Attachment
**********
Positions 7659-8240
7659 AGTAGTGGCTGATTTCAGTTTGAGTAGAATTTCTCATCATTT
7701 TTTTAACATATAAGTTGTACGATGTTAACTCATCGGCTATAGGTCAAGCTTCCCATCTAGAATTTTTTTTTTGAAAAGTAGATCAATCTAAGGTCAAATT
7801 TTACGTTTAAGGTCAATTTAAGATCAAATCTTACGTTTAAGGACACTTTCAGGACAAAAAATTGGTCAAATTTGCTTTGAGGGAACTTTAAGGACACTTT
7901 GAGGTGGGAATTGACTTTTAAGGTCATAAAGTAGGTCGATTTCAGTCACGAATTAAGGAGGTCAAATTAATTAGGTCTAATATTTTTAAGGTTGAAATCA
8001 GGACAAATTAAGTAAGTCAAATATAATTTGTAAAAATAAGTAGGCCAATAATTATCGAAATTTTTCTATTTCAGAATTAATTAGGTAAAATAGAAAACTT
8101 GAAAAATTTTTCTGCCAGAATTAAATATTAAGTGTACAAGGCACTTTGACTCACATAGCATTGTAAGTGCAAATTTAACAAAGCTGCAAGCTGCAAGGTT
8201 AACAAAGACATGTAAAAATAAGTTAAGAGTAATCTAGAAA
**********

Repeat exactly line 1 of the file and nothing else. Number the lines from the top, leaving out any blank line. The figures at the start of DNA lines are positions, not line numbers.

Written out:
Positions 7659-8240